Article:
"I know that outside of our current regulations and our current situation with COVID, we probably do have the time to get out every single day, but generally speaking it is absolutely okay to skip a day and take a rest day. Really let your body recover and let your muscles recover from being consistent with your workouts."-Kristin Hawkinson
Shireen: So today, my guest is Kristin Hawkinson. She's been a personal trainer since 1995. She's passionate about helping people work out safely and effectively. She strives to reach as many people as possible to get them moving so they can be healthy, feel accomplished, energized and confident. Welcome, Kristen.
Kristin: Thank you. It's great to be here.
Shireen: Great having you. So Kristin, diving right in, tell us about the benefits of exercising as it applies to someone who is trying to manage blood sugar levels. We've always heard that, you know, exercising is great for you, it can help improve your cholesterol, your mood or BP. But what does it mean for someone specifically who has diabetes?
Kristin: Absolutely, I mean, it's so underrated sometimes. And it's so important, but generally speaking, it's going to help control your weight. It’s going to help with blood pressure, your cholesterol, your triglycerides. It's, you know, it's going to strengthen your muscles in your bones, it is just overall so amazing. But the added benefits for people with diabetes are that it is going to lower your blood glucose levels, and boost your body's sensitivity to insulin, countering insulin resistance, which is so so so important. And then one of the things that I am extremely, again, passionate about is that people find this level of consistency. And so our bodies love routine, you know our heart rate, our glucose levels, our cholesterol, if we are consistent with our exercise, we end up doing it more often, we feel better. And once we're consistent, then we can keep those blood glucose levels consistent. And we can keep those energy levels as stable as possible.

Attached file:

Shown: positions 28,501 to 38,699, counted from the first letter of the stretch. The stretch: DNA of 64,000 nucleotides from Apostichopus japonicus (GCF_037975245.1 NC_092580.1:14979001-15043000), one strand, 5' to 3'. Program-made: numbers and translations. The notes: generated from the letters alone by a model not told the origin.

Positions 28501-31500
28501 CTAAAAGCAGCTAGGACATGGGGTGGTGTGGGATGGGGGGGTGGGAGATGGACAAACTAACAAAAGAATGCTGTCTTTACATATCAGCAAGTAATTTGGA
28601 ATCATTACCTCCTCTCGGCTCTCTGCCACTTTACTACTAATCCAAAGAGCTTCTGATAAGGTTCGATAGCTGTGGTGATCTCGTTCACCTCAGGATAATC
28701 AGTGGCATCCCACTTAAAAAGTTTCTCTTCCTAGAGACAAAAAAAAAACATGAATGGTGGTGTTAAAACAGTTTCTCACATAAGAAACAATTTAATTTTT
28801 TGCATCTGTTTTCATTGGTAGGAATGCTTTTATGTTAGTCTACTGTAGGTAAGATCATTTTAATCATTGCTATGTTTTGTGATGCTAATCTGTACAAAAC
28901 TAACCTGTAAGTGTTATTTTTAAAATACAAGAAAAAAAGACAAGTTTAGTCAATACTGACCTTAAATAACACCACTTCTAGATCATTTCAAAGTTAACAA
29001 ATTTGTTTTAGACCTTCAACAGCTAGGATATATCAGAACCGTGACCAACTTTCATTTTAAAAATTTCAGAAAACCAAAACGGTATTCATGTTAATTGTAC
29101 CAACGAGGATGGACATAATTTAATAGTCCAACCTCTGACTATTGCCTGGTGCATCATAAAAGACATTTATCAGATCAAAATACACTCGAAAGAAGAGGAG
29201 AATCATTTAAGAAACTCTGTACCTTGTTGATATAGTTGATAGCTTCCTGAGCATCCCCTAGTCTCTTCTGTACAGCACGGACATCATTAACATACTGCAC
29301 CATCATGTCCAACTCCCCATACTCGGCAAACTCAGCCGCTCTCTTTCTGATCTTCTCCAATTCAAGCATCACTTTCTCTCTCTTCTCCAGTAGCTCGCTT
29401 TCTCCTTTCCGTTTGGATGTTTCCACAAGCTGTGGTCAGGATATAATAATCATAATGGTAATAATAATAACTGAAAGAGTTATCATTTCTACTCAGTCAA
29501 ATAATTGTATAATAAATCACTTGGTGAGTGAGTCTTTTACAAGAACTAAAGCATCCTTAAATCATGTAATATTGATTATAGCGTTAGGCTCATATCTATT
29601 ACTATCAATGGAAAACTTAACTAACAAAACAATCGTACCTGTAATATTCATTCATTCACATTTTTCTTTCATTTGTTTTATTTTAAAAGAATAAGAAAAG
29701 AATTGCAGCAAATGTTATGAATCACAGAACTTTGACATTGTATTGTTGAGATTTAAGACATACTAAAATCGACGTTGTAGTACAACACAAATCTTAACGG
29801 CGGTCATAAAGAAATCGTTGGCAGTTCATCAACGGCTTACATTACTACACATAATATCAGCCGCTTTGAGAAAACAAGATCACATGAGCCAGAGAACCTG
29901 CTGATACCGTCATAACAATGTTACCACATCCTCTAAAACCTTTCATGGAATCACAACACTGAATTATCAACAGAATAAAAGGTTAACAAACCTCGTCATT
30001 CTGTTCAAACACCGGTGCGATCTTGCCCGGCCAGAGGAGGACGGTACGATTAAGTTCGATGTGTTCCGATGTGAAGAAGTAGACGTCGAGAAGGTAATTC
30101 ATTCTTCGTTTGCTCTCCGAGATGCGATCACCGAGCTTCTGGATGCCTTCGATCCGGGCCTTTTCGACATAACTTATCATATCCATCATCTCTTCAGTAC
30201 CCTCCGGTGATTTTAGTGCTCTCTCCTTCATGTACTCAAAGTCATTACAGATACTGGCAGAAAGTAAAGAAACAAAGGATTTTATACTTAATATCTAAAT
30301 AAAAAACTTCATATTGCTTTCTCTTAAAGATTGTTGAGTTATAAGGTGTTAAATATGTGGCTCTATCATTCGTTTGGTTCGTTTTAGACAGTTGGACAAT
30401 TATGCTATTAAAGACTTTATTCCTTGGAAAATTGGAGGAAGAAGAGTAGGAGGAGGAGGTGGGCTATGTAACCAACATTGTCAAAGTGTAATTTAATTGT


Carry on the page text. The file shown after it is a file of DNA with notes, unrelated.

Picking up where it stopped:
Shireen: Great. Now what, when is the right time to work out? Is there an ideal time for someone who's trying to again manage blood sugar levels, when is the optimum time for them to work out?
Kristin: Sure. So once you have a meal, the best time is typically one to three hours after you've eaten because that is when your blood sugar level is likely to be higher. So when you start performing your exercises, or if you, let's say you go for a walk, and you already have those higher blood sugar levels, then they're likely to crash or to fall drastically when you're out exercising. So you want them to be level and you can, if the level below exercise is below, is below 100 milligrams, then eating a piece of fruit or having a small snack will boost it and then help you avoid hypoglycemia during exercise. So you can continue to test about every 30 minutes and make sure that your blood levels are stable. And then you know that it's a safe time to exercise.